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Lord of the Flies Seminar

*An in depth look at the evolution of Jack's cruelty in the Golding's novel, Lord of the Flies.
by

Erin James

on 11 June 2010

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Transcript of Lord of the Flies Seminar

Lord of the Flies William Golding Erin James,
Mariah Tennant,
Chris Sutton
Thesis #3: Jack's personality evolves but his cruelty is inherently present from the beginning and it needs only to be released from the shackles of civilization to blossom. INTRODUCTION Major Conflict Stranded on an island, without the rules from their former civilization to control them,the boys struggle with two options:
1) work together toward civilization and order
2) descend into savagery, violence and chaos INTRODUCTION II Jack In the novel, Lord of the Flies, the strong-willed and arrogant character Jack choses the latter. He is the novel's primary representative of savagery, violence, and desire for power.

He has an existing sense of leadership that was instilled in him as the leader of the choir boys in school before arriving on the island. 3 Examples of the Evolution of Jack's Personality: 1.
-He was formerly the leader of the choir boys
-Ralph's election as leader infuriates him greatly
- For the first time, Jack is not in complete control
- He believes that he is the best choice for the leader
2.
- Jack has never had to hunt down his food before
- At first he has difficulty and is hesitant to kill
- It soon becomes easy for him to hunt & kill animals
- He quickly becomes obsesssed with hunting
- He even paints his face and makes tribe calls 3.
-Jack wants to vote Ralph out of power
- The other boys disagree with his vision
- Jack establishes his own tribe and invites anyone to join
- Some of the boys cannot refuse his offer 3 Examples that Jack's cruelty is inherently present from the beginning: 1.
- He one only wants to hunt
- He talks about hunting & killing continually
- He is so concerned about getting food that he
fails to help with other tasks around the island
- He carries a sheath knife
- He stabs it into a tree trunk during a meeting to
catch everyone's attention
- He uses the knife on various other occasions also 2.
- He calls Piggy "fatty" upon meeting him
- He is judgemental and not caring of other people's feelings
- He purposely wants to hurt others
- When Piggy wants to climb the mountain, Jack says:
"We don't want you".
- He pays limited attention to Piggy
- He ignores Piggy's suggestion to assist with the fire
- He punches Piggy in the gut breaking his glasses
- He sends his tribe to steal Piggy's glasses for their own benefit 3.
- Jack is cruel to the littluns
- He acuses the litlun's of being "cry-babies" & "sissies"
- He has no sympathy for the younger people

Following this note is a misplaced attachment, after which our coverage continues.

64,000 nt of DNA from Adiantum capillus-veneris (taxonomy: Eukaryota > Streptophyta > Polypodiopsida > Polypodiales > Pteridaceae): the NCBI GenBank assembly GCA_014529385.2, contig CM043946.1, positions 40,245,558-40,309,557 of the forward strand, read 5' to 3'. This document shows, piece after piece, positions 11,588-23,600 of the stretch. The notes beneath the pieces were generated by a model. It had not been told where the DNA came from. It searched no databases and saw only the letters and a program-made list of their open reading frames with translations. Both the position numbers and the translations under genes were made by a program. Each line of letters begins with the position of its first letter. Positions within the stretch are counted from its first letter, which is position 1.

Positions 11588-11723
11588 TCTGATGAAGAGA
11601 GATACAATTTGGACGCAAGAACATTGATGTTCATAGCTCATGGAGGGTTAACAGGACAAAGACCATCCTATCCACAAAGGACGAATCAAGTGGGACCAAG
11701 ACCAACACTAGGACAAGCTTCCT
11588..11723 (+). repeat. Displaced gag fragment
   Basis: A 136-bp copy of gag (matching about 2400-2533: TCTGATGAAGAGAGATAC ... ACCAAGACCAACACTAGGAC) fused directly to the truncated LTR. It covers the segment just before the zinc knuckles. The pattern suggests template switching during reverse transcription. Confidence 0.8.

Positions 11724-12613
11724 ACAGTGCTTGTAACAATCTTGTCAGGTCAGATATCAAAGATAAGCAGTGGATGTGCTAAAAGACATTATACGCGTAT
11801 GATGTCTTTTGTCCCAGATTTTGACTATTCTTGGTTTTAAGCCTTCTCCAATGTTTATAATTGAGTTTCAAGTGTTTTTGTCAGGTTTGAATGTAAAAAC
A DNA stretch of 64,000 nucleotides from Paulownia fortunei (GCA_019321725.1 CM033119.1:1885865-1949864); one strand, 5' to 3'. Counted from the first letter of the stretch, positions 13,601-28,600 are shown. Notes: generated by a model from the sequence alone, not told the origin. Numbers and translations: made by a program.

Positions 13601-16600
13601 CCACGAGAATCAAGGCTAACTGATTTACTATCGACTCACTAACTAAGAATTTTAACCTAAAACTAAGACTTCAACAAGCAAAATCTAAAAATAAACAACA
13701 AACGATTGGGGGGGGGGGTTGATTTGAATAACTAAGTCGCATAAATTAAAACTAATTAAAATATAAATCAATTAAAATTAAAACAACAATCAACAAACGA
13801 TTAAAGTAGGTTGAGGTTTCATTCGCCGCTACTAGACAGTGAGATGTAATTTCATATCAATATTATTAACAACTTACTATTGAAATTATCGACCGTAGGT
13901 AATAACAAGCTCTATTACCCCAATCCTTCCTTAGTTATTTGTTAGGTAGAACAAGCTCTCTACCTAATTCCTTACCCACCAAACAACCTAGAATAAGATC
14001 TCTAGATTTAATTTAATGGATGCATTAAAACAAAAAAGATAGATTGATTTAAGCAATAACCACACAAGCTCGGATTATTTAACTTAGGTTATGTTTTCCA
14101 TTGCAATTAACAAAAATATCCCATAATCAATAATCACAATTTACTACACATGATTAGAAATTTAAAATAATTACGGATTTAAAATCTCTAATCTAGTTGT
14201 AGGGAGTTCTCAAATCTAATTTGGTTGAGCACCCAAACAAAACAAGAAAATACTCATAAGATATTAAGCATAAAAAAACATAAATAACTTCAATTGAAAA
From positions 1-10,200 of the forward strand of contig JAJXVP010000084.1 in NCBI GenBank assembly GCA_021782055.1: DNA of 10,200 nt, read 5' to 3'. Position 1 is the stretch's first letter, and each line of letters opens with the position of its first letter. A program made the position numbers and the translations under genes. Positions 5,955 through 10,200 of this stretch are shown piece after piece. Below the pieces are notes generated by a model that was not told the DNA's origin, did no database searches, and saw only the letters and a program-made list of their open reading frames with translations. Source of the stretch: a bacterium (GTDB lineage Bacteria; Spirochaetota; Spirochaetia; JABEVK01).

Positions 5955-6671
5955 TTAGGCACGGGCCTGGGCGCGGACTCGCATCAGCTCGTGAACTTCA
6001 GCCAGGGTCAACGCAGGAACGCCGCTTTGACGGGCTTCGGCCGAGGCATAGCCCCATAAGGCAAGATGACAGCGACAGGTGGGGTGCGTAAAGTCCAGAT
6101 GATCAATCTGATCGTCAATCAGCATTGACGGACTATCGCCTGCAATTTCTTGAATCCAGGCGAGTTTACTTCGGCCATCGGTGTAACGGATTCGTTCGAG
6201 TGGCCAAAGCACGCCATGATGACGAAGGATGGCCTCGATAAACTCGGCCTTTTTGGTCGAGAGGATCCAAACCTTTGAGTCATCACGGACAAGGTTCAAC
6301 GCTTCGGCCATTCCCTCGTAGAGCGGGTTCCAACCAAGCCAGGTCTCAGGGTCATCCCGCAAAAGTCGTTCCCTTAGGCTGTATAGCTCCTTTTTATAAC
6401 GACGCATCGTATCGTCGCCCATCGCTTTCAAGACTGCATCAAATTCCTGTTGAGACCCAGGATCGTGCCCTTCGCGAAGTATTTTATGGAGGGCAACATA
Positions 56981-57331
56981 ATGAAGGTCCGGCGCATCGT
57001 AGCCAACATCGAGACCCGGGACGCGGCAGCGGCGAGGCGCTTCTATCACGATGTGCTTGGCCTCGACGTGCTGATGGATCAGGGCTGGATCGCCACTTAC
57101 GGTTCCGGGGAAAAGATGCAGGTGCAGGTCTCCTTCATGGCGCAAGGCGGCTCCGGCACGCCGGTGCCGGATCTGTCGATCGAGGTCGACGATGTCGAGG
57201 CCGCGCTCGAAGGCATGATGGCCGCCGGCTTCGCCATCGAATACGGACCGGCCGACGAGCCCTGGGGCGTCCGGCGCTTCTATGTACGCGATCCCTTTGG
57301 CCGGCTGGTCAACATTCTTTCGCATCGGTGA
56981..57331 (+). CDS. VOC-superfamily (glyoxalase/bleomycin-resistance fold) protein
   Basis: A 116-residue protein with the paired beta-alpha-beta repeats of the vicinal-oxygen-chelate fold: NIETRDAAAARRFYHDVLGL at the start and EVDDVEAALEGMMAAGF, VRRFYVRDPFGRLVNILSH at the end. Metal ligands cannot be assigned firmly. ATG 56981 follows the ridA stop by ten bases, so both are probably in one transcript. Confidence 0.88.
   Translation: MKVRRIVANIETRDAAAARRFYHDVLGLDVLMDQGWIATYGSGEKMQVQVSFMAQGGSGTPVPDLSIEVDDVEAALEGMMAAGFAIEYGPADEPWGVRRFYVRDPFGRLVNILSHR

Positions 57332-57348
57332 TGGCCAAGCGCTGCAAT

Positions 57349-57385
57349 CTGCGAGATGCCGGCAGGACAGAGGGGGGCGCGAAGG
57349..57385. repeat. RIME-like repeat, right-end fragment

- He doesn't consider that they are terrified of the prospect of the beast 3 Examples that Jack's cruelty blossoms once released from civilization: 1.
- He leads the boys from being civilized young men into savages
- He treats them maliciously during his reign as leader
- He expectse that the boys respond to his commands promptly
- He expects the boys to act violently
- His position as the leader of their choir progresses into the leader of a tribe which is controlled by fear
- The brutal and unneccessary murder of Simon is an example 2.
- He is similar to famous leaders in history
- He has strong leadership potential
- He has an exceptional desire for power
- When he establishes his own tribe he expects to be treated better than the others
- He delegates commands with the expectations that they are responded to promptly
- He demands that Ralph must be hunted down
- The other boys, driven by fear, respond immediately to his commands 3.
- He is a cruel bully
- He constantly threatens those below him with violence and fear
- This is likely a development of his existing leadership qualities and that the extreme circumstances lead him to become extremely insensitive & cruel
- He particularly harasses Piggy
- Piggy would have been an asset to the group had Jack given him any respect
- His cruelty towards Piggy diminishes his self-esteem and results in his death J a c k savage barbarous; able or disposed
to inflict pain or suffering violent acting with or marked by
or resulting from great force
or energy or emotional intensity
power possession of controlling influence arrogant having or showing feelings
or unwarranted importance out of overbearing pride CONCLUSION Jack's requirement for authority and violence are connected deeply as they both enable him to feel powerful. As the novel comes to an end, Jack has manipulated the boy's fear of the "beast" to control their behavior. He has progressed from the strong-willed leader of the choir boys, into the strongest figure of cruelty in the in novel. Thesis #3
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